Surveying online practices of American youth and their civic and political engagement, this working paper finds that most youth are not consistently exposed to either echo chambers or divergent perspectives.

Some see the Internet as a means of exposure to divergent perspectives, while others believe that it is likely to foster echo chambers. This paper agrees that it is important to attend to these possibilities, but finds that this discussion is often framed inappropriately.

Rather, it finds that most youth are exposed to views that align with and diverge from their own, or they are exposed to neither. The paper also finds that political interest, particular forms of online participation, and digital media literacy education can promote greater exposure to these diverse perspectives.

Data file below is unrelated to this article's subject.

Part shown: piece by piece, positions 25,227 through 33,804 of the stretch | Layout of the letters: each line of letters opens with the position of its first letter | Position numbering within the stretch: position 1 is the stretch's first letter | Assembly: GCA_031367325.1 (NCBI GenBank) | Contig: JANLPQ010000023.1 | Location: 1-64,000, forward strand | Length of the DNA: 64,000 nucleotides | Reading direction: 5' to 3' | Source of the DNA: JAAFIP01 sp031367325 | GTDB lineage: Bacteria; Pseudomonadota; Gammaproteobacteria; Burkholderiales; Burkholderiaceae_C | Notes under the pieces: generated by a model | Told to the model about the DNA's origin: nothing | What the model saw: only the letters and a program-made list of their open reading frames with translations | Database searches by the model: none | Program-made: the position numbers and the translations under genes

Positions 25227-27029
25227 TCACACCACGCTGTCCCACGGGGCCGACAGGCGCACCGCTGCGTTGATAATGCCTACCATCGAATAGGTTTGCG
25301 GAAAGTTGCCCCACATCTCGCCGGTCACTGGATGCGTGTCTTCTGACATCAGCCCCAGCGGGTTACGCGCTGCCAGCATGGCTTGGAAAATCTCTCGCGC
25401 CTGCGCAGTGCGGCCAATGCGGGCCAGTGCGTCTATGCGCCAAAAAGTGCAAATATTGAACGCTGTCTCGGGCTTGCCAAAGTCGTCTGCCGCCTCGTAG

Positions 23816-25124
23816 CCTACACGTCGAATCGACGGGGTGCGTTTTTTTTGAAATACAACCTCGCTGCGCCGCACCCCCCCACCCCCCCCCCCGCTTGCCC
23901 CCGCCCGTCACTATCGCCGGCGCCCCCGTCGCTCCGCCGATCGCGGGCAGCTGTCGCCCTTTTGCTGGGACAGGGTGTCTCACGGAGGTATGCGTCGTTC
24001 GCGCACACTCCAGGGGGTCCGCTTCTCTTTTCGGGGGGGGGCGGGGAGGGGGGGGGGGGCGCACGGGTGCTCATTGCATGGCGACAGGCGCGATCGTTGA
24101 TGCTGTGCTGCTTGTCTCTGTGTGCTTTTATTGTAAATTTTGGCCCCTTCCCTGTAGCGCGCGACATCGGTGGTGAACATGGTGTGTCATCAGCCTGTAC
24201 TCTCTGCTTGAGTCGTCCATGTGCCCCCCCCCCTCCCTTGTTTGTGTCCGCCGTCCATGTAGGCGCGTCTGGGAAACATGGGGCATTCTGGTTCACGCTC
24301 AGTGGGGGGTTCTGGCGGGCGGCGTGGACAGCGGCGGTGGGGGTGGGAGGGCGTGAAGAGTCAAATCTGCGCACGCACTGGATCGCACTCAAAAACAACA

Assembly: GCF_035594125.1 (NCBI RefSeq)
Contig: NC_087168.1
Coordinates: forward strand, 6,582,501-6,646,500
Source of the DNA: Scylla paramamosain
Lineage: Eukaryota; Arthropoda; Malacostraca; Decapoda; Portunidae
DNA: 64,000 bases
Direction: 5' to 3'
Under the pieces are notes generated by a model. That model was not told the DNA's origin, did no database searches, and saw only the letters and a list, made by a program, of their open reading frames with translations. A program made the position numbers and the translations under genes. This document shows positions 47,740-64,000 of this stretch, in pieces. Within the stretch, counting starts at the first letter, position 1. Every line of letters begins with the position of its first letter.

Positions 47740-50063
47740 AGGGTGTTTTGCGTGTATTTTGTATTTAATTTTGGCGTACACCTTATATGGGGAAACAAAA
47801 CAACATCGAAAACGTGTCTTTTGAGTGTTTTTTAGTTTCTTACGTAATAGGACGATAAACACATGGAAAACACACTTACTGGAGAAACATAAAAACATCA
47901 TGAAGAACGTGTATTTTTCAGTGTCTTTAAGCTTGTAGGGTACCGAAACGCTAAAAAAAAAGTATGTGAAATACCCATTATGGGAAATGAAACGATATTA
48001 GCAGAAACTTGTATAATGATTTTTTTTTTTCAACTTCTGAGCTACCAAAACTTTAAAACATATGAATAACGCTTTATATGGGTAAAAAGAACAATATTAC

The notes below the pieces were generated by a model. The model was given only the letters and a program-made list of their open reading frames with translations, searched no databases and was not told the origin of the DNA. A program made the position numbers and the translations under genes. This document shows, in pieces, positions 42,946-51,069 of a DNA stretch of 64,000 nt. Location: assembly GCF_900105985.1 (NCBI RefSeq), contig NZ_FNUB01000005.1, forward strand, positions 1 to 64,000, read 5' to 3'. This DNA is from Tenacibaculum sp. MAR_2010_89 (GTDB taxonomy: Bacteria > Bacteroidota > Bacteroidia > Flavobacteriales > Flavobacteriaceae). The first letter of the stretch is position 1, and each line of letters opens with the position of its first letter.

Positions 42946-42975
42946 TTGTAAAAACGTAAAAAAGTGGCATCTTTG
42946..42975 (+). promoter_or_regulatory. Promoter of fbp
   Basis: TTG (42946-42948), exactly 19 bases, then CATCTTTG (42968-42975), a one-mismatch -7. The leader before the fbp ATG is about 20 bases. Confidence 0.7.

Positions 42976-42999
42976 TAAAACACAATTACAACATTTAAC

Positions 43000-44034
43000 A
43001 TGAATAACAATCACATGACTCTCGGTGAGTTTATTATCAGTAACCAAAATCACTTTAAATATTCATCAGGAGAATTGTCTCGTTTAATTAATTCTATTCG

Authored by Joseph Kahne, Ellen Middaugh, Nam-Jin Lee and Jessica Timpany Feezell.

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